Paper addresses ethical issues in determining death and recommends clarification to Uniform Determination of Death Act

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The American College of Physicians (ACP) has issued a new paper addressing current controversies about the standards for determining death, supporting a clarification to the Uniform Determination of Death Act (UDDA) but otherwise reaffirming the current UDDA and the ethical principles that are its foundation. The paper is published in Annals of Internal Medicine.

Highly publicized legal cases have challenged the standards used to determine brain death and clinical questions have arisen about the use of the word “irreversible” when death is declared, sparking re-examination of the UDDA. The Uniform Law Commission appointed a committee that has been debating whether to revise the 1981 UDDA, the legal standard in the United States.

Competing revisions have been proposed, including everything from eliminating brain death altogether to stipulating that brain death means only the loss of certain specified functions. Also of concern is the extent to which issues of organ transplantation and organ availability seem to be influencing efforts to modify the UDDA. While revisiting the more than 40-year-old UDDA is clearly indicated, ACP urges caution—and recommends that only a clarification revision is needed.

The paper also includes a glossary of important concepts and their definitions to further clarify these complex issues. Developed by ACP’s Ethics, Professionalism and Human Rights Committee, ACP believes physicians should advocate for policies and practices on the determination of death that are consistent with the medical profession’s fundamental commitment to individual patients and to the public and supports:

  • Revising the Uniform Determination of Death Act to replace the word “irreversible” with “permanent” in clarifying the permanent cessation of circulatory and respiratory functions, but retaining the word irreversible in describing brain death (the “irreversible cessation of all functions of the entire brain…”).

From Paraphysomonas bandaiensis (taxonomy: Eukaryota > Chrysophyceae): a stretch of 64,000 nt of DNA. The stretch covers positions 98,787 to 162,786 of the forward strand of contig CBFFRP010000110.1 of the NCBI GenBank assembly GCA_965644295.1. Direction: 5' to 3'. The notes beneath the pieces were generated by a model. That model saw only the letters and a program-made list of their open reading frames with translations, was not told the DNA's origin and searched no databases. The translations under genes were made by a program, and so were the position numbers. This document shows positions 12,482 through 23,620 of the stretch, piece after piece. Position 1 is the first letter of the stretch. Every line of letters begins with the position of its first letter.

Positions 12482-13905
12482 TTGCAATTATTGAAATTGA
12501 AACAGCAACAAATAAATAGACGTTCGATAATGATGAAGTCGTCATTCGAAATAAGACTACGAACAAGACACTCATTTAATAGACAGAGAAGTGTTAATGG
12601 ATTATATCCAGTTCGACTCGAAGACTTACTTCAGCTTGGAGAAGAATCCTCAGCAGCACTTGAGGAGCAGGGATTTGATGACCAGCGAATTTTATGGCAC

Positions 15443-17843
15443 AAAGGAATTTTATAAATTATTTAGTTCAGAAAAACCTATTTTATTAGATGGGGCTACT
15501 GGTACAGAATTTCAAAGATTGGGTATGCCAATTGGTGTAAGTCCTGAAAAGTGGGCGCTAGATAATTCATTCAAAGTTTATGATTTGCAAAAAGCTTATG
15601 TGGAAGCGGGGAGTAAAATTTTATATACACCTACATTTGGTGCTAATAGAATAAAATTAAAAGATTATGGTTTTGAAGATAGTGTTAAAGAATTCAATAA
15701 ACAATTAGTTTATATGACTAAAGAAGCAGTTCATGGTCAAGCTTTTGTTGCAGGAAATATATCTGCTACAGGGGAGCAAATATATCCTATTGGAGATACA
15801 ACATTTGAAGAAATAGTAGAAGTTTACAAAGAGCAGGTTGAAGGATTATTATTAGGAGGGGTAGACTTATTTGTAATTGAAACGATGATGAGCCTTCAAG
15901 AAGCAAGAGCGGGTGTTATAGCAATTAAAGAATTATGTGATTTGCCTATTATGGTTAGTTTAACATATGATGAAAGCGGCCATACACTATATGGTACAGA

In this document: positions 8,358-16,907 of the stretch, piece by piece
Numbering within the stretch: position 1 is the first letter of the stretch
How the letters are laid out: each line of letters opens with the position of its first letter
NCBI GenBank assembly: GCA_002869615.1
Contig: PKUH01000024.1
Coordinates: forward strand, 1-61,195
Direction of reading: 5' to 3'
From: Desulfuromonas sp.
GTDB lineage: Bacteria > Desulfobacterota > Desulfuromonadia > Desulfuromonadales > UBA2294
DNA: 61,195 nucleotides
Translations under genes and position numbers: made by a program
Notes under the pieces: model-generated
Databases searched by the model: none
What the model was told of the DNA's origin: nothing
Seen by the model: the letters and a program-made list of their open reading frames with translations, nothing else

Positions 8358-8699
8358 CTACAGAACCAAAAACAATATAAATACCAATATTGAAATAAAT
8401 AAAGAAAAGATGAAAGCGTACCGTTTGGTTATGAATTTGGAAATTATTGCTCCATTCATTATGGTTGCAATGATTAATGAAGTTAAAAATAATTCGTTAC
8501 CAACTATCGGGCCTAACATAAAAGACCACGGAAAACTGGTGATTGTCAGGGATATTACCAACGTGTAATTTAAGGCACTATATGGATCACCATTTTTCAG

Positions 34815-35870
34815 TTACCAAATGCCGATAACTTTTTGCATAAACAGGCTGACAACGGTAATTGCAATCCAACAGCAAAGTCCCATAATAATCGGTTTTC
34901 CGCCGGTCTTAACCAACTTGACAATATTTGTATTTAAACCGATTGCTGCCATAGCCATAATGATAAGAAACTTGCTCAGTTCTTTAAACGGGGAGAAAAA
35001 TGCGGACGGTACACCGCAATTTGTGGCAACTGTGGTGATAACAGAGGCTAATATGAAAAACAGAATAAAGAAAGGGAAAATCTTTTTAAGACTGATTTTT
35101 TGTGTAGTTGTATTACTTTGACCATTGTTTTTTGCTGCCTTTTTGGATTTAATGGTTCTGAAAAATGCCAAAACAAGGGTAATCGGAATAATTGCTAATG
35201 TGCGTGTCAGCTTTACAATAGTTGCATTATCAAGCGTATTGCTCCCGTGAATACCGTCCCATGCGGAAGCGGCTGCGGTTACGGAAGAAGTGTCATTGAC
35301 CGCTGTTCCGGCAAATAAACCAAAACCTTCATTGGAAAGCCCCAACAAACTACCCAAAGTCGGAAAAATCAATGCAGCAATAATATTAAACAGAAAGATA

• Maintaining circulatory and whole brain (neurologic) standards for determining death as separate, independent standards, consistent with current medical practice and with respect for established standards as well as for those cultures and religious traditions that accept only the circulatory determination of death.
  • Retaining the whole brain standard for determining death according to neurologic criteria and opposing “higher brain” function standards.
  • Aligning medical tests used for determining death with legal standards, not the other way around, asserting that medical criteria or tests should not be specified in the UDDA as they do not define death but rather, indicate whether death has occurred.
  • Acknowledging that determination of death is a distinct issue from organ transplantation, and that the criteria for determining death should not be governed by the need to procure organs for transplantation.
  • Calling for additional education for physicians, other clinicians, and the public about how death is determined and improving communication about the determination of death and dying process.

More information:
Annals of Internal Medicine (2023),

Paper addresses ethical issues in determining death and recommends clarification to Uniform Determination of Death Act (2023, September 4)
retrieved 4 September 2023

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